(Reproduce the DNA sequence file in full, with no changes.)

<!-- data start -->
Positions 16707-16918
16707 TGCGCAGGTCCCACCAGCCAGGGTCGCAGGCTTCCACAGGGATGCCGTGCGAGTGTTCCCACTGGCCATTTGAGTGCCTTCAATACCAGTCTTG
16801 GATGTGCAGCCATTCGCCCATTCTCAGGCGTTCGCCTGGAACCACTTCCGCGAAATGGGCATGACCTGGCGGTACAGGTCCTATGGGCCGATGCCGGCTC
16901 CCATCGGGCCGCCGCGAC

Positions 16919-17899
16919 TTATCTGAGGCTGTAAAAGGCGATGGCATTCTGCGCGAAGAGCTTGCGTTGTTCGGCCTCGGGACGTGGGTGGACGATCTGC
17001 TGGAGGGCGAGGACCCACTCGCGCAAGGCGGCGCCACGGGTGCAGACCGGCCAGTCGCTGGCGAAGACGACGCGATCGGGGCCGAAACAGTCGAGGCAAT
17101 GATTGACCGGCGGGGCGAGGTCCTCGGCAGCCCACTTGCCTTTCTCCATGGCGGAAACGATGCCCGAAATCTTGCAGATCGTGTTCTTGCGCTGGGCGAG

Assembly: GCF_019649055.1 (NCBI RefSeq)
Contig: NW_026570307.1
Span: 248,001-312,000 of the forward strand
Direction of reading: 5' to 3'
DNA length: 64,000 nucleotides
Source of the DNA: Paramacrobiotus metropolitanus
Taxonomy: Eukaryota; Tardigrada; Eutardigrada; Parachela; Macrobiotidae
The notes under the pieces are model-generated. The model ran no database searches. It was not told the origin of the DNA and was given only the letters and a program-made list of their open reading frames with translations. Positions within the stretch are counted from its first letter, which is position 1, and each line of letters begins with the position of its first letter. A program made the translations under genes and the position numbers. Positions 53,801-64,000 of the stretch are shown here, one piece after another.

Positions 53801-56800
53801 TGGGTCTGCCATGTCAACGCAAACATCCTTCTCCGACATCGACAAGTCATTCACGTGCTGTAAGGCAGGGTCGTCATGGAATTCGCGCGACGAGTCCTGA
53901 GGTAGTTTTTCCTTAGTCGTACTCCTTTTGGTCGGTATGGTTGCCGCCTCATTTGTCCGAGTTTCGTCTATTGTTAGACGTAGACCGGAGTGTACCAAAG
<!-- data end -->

Positions 16707-16918
16707 TGCGCAGGTCCCACCAGCCAGGGTCGCAGGCTTCCACAGGGATGCCGTGCGAGTGTTCCCACTGGCCATTTGAGTGCCTTCAATACCAGTCTTG
16801 GATGTGCAGCCATTCGCCCATTCTCAGGCGTTCGCCTGGAACCACTTCCGCGAAATGGGCATGACCTGGCGGTACAGGTCCTATGGGCCGATGCCGGCTC
16901 CCATCGGGCCGCCGCGAC

Positions 16919-17899
16919 TTATCTGAGGCTGTAAAAGGCGATGGCATTCTGCGCGAAGAGCTTGCGTTGTTCGGCCTCGGGACGTGGGTGGACGATCTGC
17001 TGGAGGGCGAGGACCCACTCGCGCAAGGCGGCGCCACGGGTGCAGACCGGCCAGTCGCTGGCGAAGACGACGCGATCGGGGCCGAAACAGTCGAGGCAAT
17101 GATTGACCGGCGGGGCGAGGTCCTCGGCAGCCCACTTGCCTTTCTCCATGGCGGAAACGATGCCCGAAATCTTGCAGATCGTGTTCTTGCGCTGGGCGAG

Assembly: GCF_019649055.1 (NCBI RefSeq)
Contig: NW_026570307.1
Span: 248,001-312,000 of the forward strand
Direction of reading: 5' to 3'
DNA length: 64,000 nucleotides
Source of the DNA: Paramacrobiotus metropolitanus
Taxonomy: Eukaryota; Tardigrada; Eutardigrada; Parachela; Macrobiotidae
The notes under the pieces are model-generated. The model ran no database searches. It was not told the origin of the DNA and was given only the letters and a program-made list of their open reading frames with translations. Positions within the stretch are counted from its first letter, which is position 1, and each line of letters begins with the position of its first letter. A program made the translations under genes and the position numbers. Positions 53,801-64,000 of the stretch are shown here, one piece after another.

Positions 53801-56800
53801 TGGGTCTGCCATGTCAACGCAAACATCCTTCTCCGACATCGACAAGTCATTCACGTGCTGTAAGGCAGGGTCGTCATGGAATTCGCGCGACGAGTCCTGA
53901 GGTAGTTTTTCCTTAGTCGTACTCCTTTTGGTCGGTATGGTTGCCGCCTCATTTGTCCGAGTTTCGTCTATTGTTAGACGTAGACCGGAGTGTACCAAAG